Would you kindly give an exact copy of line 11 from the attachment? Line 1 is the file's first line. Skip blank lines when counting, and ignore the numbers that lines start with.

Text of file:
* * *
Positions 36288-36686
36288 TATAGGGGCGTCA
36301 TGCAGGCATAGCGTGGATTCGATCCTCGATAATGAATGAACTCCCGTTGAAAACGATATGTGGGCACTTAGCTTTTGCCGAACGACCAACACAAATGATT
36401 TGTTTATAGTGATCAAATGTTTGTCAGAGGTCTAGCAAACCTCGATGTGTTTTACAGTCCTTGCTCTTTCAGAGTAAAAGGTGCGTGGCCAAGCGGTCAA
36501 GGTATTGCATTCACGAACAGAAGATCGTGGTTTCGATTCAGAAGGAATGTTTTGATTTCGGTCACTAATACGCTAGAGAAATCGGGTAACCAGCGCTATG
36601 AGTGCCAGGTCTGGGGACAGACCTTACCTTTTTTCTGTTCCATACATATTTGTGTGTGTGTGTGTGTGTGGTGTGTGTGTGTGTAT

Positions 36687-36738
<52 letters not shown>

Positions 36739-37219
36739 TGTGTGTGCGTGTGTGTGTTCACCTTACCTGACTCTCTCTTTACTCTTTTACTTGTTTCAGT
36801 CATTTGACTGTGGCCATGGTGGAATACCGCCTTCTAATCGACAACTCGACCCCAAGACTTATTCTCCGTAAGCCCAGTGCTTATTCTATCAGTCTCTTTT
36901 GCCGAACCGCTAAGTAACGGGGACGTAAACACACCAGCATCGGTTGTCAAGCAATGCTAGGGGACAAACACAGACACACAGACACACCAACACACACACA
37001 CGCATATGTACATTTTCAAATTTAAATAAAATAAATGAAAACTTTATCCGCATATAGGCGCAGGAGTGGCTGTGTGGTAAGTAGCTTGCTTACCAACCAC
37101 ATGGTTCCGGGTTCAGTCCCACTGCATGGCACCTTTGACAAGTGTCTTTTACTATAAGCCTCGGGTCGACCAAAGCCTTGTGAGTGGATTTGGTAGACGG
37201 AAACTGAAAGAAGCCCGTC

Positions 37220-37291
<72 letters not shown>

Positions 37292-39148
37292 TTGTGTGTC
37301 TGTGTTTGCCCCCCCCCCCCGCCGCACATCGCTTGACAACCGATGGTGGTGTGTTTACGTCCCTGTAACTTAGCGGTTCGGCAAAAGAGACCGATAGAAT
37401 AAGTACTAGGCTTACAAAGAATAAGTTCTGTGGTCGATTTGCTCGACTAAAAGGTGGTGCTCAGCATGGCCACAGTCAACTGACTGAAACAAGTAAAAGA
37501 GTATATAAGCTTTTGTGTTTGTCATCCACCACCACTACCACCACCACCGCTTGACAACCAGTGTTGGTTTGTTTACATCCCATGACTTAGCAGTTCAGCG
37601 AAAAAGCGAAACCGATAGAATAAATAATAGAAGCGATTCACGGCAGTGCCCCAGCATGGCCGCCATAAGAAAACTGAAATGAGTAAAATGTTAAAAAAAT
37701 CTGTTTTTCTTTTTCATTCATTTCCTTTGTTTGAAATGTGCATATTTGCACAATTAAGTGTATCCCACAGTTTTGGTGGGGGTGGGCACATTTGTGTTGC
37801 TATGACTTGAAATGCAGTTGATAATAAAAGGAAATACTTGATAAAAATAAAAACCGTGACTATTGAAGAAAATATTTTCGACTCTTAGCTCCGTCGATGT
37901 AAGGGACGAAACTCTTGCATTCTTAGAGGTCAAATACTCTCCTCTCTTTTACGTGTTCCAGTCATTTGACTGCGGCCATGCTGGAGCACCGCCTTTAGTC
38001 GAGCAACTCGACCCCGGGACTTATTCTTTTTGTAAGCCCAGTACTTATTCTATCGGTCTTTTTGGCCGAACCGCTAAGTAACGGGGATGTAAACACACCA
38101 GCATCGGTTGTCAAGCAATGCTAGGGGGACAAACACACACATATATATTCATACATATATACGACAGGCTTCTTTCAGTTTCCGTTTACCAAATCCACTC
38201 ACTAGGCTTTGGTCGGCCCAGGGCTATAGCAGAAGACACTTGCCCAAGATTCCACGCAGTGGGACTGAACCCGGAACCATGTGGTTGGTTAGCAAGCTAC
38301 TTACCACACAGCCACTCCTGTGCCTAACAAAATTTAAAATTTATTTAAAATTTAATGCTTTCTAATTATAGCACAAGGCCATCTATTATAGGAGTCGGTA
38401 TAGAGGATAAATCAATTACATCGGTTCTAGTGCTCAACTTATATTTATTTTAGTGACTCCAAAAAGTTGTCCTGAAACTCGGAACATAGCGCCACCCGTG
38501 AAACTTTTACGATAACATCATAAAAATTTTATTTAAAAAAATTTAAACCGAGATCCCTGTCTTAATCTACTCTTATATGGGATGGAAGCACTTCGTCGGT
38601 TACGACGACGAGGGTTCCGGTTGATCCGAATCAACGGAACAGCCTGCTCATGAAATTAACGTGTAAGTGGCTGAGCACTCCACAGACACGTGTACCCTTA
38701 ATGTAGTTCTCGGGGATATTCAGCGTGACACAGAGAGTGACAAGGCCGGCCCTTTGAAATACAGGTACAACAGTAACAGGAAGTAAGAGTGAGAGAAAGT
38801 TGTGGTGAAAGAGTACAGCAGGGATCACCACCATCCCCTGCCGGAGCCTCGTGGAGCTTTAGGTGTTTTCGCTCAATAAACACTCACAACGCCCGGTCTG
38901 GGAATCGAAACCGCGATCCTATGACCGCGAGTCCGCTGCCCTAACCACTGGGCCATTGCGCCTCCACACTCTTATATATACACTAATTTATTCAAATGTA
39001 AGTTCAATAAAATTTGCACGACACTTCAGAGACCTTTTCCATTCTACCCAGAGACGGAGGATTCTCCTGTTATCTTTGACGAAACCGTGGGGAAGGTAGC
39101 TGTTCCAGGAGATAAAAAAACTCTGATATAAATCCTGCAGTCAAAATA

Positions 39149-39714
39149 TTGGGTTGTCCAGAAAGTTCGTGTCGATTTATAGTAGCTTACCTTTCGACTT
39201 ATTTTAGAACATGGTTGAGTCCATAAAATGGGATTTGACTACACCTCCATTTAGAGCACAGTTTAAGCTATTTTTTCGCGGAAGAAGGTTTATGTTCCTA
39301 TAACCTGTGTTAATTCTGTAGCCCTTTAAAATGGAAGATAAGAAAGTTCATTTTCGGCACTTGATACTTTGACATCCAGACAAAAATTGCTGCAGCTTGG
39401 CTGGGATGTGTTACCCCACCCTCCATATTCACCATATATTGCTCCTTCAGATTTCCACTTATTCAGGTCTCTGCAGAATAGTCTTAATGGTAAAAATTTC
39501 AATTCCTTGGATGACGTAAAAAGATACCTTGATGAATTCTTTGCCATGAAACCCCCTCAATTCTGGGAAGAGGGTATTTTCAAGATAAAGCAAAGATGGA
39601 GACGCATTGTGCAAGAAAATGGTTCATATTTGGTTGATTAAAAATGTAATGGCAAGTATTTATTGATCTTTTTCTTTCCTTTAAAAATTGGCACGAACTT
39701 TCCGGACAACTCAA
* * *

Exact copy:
36801 CATTTGACTGTGGCCATGGTGGAATACCGCCTTCTAATCGACAACTCGACCCCAAGACTTATTCTCCGTAAGCCCAGTGCTTATTCTATCAGTCTCTTTT